Like New Year's resolutions, and every New York Knicks rebuild, MoviePass was a noble idea that was predestined to fail. "Watch as many new movies as you want for anywhere between $9.95 to $19.95 a month," was too good to be true and everyone knew it. Which is why tons of people signed up to take advantage before it collapsed beneath the weight of its own monolithic stupidity.
It's still holding on for dear life, but according to an exhaustively researched Business Insider article, MoviePass has done some supremely shady things to keep its doors open and then blamed it all on technical issues.
In July 2018, they had to borrow $5 million just to keep their doors open, a substantial chunk of which would've gone straight out the door again when Mission: Impossible - Fallout Of Henry Cavill's Mustache was released at the end of the month. They did what any self-respecting company whose financials weren't based on magical thinking would do: They blocked a bunch of subscribers from ordering tickets on its opening weekend and sent out gibberish excuse tweets to questioning customers.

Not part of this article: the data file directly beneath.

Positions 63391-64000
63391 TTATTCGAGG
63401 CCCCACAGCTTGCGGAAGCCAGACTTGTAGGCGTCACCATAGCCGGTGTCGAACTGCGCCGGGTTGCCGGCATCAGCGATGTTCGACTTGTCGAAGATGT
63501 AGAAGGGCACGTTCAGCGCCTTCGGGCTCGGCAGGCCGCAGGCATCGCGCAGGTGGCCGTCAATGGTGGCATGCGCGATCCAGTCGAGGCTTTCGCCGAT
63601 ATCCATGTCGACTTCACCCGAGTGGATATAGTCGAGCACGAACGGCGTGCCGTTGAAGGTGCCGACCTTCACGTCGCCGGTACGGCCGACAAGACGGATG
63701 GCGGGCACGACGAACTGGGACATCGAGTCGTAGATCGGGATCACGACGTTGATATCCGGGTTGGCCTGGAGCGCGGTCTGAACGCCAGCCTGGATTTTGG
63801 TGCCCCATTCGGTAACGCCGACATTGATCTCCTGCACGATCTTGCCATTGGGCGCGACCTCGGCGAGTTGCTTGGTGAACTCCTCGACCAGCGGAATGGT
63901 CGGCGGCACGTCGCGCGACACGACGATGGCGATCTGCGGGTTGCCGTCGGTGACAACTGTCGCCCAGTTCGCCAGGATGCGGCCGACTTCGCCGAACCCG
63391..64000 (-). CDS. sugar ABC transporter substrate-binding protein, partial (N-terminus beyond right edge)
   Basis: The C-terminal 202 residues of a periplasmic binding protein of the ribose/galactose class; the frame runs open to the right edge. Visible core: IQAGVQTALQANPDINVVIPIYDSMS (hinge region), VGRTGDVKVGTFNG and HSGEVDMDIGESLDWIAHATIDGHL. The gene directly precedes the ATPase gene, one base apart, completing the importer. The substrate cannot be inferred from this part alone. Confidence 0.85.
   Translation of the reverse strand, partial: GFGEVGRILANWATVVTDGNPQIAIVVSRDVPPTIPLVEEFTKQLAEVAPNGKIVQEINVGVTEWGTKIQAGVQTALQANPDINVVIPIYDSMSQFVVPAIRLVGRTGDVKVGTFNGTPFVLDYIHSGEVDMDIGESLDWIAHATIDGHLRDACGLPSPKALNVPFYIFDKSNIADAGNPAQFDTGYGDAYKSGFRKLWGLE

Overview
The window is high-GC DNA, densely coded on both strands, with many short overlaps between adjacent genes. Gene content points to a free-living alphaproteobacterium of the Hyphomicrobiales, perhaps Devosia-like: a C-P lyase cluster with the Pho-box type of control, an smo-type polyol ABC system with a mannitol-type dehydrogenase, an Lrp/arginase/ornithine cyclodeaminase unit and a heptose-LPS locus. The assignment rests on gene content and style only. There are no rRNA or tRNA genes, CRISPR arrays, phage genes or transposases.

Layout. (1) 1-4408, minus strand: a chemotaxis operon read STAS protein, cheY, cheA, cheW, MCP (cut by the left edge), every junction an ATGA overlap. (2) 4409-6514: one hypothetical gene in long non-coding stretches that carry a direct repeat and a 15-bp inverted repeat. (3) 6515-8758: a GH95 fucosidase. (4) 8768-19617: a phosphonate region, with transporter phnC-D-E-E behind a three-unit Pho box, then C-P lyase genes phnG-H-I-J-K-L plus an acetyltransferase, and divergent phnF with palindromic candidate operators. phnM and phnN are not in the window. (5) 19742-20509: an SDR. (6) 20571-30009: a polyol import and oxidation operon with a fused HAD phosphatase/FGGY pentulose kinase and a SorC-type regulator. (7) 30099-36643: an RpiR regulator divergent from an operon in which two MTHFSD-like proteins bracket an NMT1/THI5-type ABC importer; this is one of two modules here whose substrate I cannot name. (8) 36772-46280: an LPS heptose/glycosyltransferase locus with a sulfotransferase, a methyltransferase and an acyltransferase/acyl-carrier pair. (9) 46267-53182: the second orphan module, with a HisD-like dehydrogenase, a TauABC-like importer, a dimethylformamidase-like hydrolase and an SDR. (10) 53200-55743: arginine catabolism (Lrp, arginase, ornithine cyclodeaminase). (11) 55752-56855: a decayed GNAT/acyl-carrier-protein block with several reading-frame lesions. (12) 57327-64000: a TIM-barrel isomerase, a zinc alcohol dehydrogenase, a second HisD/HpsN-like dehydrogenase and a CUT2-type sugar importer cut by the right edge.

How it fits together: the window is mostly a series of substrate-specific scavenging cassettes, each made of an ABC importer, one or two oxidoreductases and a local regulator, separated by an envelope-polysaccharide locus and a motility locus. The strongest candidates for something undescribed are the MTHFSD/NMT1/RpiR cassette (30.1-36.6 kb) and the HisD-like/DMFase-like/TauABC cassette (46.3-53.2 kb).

However, the most insidiously evil thing they've done so far in the name of cutting corners to prop up their walking corpse of a company is changing their heaviest users' passwords without their knowledge so they couldn't log in to buy tickets. The next time these loyal subscribers try to log in, an app with a fake beard and a baseball hat will claim it saw a movie app just like the one they're describing heading east on a train, and if they leave now they might be able to catch up. When the user runs off, MoviePass will peel off the disguise, put on a wig and sunglasses, then disappear into a crowd.
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